She”s the lady in red.
Former U.S. Army intelligence analyst Chelsea Manning was photographed by celebrity shutterbug Annie Leibovitz for Vogue”s September issue, typically the largest and most influential issue of the year.
Leibovitz photographed Manning, 29, on a beach in a red Norma Kamali swimsuit.
“Guess this is what freedom looks like,” Manning captioned the photo on Instagram.
Manning was convicted in 2013 for leaking classified material to WikiLeaks, and was sentenced to 35 years in military prison. She was released in May after former President Obama commuted her sentence days before he left office.
The Oklahoma native acknowledged she was transgender the day after she was sentenced, but she remained in the all-male prison for the entirety of her incarceration.
Below, excerpts from her Vogue interview:
ON HER NEW LIFE
“It”s not like I”m living in fear or anything. I’m so glad to be out and about and walking around.”
ON HER PRISON READING MATERIAL
“I missed seven years of fashion, but I went through every season in a magazine!”
ON GROWING UP “DIFFERENT” IN CRESCENT, OKLAHOMA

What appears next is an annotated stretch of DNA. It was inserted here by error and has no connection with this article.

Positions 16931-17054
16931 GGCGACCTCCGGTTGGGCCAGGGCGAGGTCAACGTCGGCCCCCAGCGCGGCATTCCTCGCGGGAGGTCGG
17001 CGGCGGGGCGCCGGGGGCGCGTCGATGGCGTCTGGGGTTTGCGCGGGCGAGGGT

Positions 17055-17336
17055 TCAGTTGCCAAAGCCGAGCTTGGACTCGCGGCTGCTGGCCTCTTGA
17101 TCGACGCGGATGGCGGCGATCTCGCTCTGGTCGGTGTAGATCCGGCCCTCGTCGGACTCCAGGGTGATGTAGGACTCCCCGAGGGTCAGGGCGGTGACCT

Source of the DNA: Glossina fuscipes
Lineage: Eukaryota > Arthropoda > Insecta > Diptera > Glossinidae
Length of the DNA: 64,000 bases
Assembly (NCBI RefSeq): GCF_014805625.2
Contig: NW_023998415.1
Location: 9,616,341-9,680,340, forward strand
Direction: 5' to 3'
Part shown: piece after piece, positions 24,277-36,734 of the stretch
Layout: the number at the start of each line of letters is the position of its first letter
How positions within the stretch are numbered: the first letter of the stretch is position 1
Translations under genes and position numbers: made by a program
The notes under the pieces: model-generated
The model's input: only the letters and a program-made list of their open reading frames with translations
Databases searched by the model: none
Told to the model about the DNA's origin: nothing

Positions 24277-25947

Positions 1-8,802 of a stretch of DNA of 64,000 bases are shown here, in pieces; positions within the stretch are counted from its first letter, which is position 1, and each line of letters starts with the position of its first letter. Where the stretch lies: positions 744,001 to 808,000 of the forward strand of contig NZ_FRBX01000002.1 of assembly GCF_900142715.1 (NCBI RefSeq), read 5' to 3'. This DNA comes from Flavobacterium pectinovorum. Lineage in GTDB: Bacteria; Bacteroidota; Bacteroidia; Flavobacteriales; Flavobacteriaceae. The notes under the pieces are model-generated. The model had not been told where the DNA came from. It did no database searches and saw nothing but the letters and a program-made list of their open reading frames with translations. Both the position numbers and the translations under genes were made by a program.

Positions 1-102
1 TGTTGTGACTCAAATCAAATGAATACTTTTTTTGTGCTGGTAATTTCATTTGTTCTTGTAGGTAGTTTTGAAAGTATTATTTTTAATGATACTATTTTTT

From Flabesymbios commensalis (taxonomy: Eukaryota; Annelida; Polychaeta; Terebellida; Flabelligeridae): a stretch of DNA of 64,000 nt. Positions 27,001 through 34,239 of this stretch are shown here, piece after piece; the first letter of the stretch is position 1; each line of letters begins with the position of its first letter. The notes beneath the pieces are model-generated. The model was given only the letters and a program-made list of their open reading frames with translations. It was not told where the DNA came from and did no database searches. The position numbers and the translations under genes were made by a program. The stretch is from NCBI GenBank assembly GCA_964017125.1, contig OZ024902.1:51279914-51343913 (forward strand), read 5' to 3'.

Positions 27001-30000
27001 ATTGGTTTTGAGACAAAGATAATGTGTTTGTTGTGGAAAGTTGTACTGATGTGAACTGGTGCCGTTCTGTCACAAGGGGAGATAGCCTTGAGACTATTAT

“I knew that I was different. I gravitated more toward playing house, but the teachers were always pushing me toward playing the more competitive games with the boys. I spent so much time wondering, “What’s wrong with me? Why can’t I fit in?””
ON REGRETTING COMING OUT EARLIER AS TRANSGENDER
“That’s the part of my life I replay the most: whether or not, living in Maryland and seeing a therapist [at age 19], I could have finally been able to say, “This is who I am; this is what I want to do.” It was the first time in my life when I really considered transitioning. But I got scared. I really regret the fact that I didn’t know or realize I already had the love I needed, especially from my aunt and sister—just to seek support.”
ON THE REACTION TO COMING OUT AS TRANSGENDER
“I was honestly a bit surprised by the outpouring of love and support that I got,” she says. If there was backlash, too (and there was), she doesn’t seem to have registered it—a tellingly upbeat response from a woman who now sprinkles her tweets with hearts and rainbows.”
ON WRITING A MEMOIR
“I’m trying to tell the story as if it was happening now and you’re with me.”
ON RUNNING FOR POLITICAL OFFICE
“I’m certainly not going to say no, and I’m certainly not going to say yes. My goal is to use these next six months to figure out where I want to go.”
ON HER MANTRA
“I have these values that I can connect with: responsibility, compassion. Those are really foundational for me. Do and say and be who you are because, no matter what happens, you are loved unconditionally … Unconditional love … It is OK to be who I am.”